To fully comprehend the concept of the nursing process, one must first understanding what nursing is and the history of nursing. Nursing has evolved over the years from a basic system of care to a well-developed professional system in which special ways of think are applied in order to efficiently maximums patient care. The base of nursing is patient care, thus the nursing process is the foundation for nursing practice and key to ensuring the needs of the patient are met.
What is nursing? Florence Nightingale, first nursing theorist, defined nursing as having “charge of the personal health of somebody … and what nursing has to do … is to put the patient in the best condition for nature to act upon him” (Nightingale, 1946, p.6). The philosophy of nursing since then has been restated and refined; however the essence of what nursing is has stayed the same. The 2003 edition of ANA’s Nursing’s Social Policy is the most current definition of nursing that reflects the evolution of professional nursing. It defines nursing as:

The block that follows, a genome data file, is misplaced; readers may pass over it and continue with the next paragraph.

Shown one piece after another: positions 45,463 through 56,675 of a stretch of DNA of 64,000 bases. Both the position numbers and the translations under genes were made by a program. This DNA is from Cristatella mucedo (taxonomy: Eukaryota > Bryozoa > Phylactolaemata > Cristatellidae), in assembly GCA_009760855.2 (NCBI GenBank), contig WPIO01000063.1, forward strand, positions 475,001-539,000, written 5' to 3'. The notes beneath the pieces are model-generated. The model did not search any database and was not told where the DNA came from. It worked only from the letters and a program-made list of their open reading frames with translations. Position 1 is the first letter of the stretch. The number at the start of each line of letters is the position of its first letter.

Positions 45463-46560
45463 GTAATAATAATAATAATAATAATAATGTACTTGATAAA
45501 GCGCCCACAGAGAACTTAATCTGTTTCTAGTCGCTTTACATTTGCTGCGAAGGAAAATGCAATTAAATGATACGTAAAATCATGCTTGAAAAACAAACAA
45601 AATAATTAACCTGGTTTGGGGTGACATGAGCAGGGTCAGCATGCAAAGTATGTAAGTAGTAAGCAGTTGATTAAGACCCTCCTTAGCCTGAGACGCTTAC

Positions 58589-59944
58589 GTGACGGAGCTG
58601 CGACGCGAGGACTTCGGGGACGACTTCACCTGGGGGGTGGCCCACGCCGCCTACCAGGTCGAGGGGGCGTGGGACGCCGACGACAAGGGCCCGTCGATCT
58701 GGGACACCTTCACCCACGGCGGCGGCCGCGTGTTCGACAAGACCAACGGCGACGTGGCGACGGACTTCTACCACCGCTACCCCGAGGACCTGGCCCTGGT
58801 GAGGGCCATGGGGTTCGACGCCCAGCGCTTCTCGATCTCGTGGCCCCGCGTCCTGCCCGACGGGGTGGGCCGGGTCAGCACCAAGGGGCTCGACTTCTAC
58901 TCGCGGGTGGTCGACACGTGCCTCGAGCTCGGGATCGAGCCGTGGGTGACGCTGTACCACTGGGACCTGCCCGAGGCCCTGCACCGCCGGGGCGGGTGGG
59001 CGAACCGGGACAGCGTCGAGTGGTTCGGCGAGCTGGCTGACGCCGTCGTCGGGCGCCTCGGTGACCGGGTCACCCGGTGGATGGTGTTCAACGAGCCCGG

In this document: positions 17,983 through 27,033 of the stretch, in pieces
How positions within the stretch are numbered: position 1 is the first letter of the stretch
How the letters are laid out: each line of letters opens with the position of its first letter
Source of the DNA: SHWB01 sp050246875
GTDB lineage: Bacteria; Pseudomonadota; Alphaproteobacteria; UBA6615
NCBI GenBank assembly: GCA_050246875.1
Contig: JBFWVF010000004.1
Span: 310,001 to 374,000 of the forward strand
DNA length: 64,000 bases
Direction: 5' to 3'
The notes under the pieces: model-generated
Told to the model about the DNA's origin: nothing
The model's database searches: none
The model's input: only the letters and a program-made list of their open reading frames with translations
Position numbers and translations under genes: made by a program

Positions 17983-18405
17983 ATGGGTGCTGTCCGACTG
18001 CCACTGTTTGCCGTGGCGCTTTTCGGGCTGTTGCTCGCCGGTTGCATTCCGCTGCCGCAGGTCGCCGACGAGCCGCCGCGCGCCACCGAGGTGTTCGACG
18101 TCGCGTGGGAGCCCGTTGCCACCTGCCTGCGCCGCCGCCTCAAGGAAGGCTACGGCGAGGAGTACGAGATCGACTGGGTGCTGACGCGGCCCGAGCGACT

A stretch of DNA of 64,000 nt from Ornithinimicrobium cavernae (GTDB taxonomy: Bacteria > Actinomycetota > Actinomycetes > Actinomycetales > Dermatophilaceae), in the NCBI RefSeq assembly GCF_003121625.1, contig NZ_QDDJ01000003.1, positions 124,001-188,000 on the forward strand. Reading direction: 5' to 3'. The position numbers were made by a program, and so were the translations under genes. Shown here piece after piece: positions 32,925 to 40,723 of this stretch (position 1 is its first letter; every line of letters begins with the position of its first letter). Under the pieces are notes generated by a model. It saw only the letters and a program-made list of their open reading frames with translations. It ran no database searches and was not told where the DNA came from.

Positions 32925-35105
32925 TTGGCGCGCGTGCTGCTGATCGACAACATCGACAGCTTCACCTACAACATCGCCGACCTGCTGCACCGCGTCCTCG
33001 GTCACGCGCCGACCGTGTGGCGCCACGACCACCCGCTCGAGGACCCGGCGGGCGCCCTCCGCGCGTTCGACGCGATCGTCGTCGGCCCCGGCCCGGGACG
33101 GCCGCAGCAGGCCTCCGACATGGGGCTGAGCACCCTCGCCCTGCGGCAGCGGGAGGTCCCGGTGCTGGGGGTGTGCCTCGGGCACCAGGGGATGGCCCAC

Nursing is the protection, promotion, and optimization of health and abilities, prevention of illness and injury, alleviation of suffering through the diagnosis and treatment of human response, and advocacy in the care of individuals, families, communities, and populations (ANA, 2003).
In theory and practice, the focus of nurses is on the response of the individual and the family to actual or potential health problems. To evaluate patient care steps has to be taking that incorporates the collection of data and processing that data through critical thinking. The nursing process is essential because it incorporates this concept into a well throughout steps ...
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Chitty, K. K. & Black, B. P. (2007). Professional Nursing: Concepts and Challenges (6th
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Wilkinson, J.M. (2007). Nursing Process & Critical Thinking (5th Ed.).
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NightingaleF: Notes in nursing: what it is and what it is not, Philadelphia, 1946, JB Lippincott,
reprint (orgiginally published in 1859)
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